April 3, 2008
Joey Slinger, Toronto Star
The Canadian Press reports that according to Insp. Troy Lightfoot, an RCMP Taser expert, "the majority of cases he's studied have shown Tasers were used appropriately."
The Star quotes Toronto police spokesperson Mark Pugash as saying that while the city's officers have clear guidelines on Taser use, people are entitled to ask whether the policies and procedures are being followed. "The answer is overwhelmingly – yes."
They apparently think we should find what they say reassuring. Considering how frequently Tasers are used, however, "majority" and "overwhelmingly" leave an awful lot of room in which people – respectful, law-abiding citizens – are entitled to feel scared spitless.
And unless Toronto's Chief Bill Blair and his force can come up with evidence that officers use the weapon more responsibly than it sometimes appears (and our perceptions definitely count here), they are going to erode the one thing that is absolutely – absolutely – essential to their operations: our trust.
Based on a variety of incidents, the following scenario becomes appallingly possible.
The cop says I've been speeding.
To show how much I disagree, I throw my hands skyward and say something like "Jesus Christ Almighty!"
As I lower my arms, I step toward the officer so we can speak in normal tones. He concludes that I'm about to attack him, pulls his Taser, and zaps me.
The cop's action is in keeping with the policies and procedures of the Toronto department. He possessed, in the words Superior Court of Ontario Justice David Brown used in a recent case, "the honest subjective belief that he was about to be assaulted."
(The judge heard not only that the department approves using Tasers in "assaultive" situations, but that what's "assaultive" is a matter of the officer's professional opinion. Wouldn't it take a pretty dopey cop not to argue successfully that it looked like I was going to hammer him?)
You need to understand that, more than anything else, a cop wants to finish his, or her, shift safely and go home and have dinner and watch CSI the same as everybody else. With the Taser, they've been given a useful, convenient (relatively safe?) tool that makes sure they won't come to any harm at all, that their hair won't even get mussed. Why take chances?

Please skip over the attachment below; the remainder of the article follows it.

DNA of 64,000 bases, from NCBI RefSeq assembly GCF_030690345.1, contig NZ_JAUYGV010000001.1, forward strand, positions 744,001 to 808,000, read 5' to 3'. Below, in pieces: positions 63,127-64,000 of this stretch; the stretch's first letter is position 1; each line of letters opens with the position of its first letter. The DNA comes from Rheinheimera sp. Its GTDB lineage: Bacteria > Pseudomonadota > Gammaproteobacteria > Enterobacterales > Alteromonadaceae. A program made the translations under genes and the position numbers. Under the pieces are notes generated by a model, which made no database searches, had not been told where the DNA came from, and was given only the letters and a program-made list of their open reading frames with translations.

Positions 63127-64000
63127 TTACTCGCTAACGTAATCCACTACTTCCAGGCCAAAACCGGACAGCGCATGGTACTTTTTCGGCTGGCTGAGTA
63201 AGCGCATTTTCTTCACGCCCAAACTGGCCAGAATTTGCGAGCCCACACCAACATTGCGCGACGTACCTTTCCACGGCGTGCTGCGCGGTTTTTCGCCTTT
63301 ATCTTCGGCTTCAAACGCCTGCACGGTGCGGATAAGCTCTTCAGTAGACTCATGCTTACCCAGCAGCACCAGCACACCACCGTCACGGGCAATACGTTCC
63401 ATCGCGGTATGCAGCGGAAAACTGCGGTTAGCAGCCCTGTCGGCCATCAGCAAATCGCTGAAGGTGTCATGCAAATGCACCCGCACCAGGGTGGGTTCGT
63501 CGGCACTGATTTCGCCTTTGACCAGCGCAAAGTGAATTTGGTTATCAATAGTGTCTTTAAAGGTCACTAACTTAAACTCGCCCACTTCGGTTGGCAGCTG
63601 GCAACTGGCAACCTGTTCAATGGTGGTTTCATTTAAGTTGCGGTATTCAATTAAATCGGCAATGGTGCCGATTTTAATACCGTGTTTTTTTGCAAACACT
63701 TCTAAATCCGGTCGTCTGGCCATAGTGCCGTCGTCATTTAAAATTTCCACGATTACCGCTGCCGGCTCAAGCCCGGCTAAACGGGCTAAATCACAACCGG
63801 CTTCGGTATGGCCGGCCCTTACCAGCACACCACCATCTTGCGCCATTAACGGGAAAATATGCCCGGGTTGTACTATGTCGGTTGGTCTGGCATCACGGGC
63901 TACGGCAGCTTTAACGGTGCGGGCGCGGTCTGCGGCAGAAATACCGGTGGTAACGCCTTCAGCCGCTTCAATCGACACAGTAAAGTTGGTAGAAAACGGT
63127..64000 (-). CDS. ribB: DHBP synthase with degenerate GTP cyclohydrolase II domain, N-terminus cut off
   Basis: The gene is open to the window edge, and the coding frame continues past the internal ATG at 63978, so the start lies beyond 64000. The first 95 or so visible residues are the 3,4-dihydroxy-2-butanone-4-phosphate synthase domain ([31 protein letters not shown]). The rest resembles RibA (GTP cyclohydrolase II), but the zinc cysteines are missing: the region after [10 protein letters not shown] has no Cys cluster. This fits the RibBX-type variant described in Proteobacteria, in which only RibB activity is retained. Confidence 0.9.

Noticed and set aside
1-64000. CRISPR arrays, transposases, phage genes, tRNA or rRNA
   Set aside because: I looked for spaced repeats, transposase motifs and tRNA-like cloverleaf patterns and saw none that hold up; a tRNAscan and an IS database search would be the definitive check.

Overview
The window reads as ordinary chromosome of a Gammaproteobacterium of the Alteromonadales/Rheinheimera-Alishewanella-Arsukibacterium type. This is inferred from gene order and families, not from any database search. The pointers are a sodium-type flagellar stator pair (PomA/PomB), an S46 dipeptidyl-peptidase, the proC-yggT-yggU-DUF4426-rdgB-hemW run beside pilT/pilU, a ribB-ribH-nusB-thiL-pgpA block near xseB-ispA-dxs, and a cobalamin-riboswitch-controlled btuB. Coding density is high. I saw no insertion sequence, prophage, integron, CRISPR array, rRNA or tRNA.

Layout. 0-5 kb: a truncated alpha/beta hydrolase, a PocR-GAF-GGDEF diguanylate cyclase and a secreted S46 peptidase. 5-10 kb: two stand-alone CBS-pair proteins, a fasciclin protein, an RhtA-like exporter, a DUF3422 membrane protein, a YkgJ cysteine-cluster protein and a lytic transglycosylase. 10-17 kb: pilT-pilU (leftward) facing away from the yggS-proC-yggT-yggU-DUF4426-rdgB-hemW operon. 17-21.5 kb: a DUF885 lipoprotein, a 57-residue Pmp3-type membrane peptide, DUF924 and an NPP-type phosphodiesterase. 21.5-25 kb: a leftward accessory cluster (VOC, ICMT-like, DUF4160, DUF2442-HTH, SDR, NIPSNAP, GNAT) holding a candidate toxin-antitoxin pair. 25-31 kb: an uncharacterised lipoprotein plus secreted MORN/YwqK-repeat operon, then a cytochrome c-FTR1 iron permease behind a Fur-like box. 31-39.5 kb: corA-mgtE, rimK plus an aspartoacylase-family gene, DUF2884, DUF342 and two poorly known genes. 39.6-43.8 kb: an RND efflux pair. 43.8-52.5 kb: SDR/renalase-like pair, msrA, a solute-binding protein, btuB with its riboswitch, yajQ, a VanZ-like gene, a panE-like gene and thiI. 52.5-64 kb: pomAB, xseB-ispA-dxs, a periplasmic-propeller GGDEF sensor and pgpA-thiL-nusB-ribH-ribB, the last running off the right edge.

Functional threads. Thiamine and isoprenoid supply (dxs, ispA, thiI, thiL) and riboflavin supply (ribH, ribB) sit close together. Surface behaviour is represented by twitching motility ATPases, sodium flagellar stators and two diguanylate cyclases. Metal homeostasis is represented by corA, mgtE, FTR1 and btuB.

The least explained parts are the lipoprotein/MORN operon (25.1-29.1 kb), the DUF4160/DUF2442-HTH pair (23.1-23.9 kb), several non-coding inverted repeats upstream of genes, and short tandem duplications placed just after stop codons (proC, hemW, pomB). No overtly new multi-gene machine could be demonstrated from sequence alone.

When we believe a cop has misunderstood the circumstances and is treating us unfairly, what will we do if we're afraid he'll zap us for speaking up for ourselves?
Are we going to respect an officer as an employee of the democratic system we support because he is an employee of the system, and we support it? Or are we going to respect him because we're terrified of what he'll do to us if he simply decides we're too twitchy?
The RCMP's Lightfoot says, "I can tell you there are many accountability systems in place with regards to police actions. You have the courts, you have coroners' inquests, you have a multitude of oversight bodies. There is a complaints process that can be followed."
We all know what complaining about the Mounties gets you. And try not to think about those coroners' inquests.
Just think about accountability. Accountability comes after the fact!
I don't want accountability. I want assurance ahead of time. I want a guarantee – and it's not a perfect world, but at least as much as the guarantee that I won't get drilled with a 9-mm round from the cop's Glock – that I won't get Tasered for acting the way a law-abiding human being might understandably act.
As things stand, I'm not confident I have that guarantee. If you don't feel just as vulnerable, you're fooling yourself.
WELCOME to TRUTH ... not TASERS
Thursday, April 03, 2008
April 3, 2008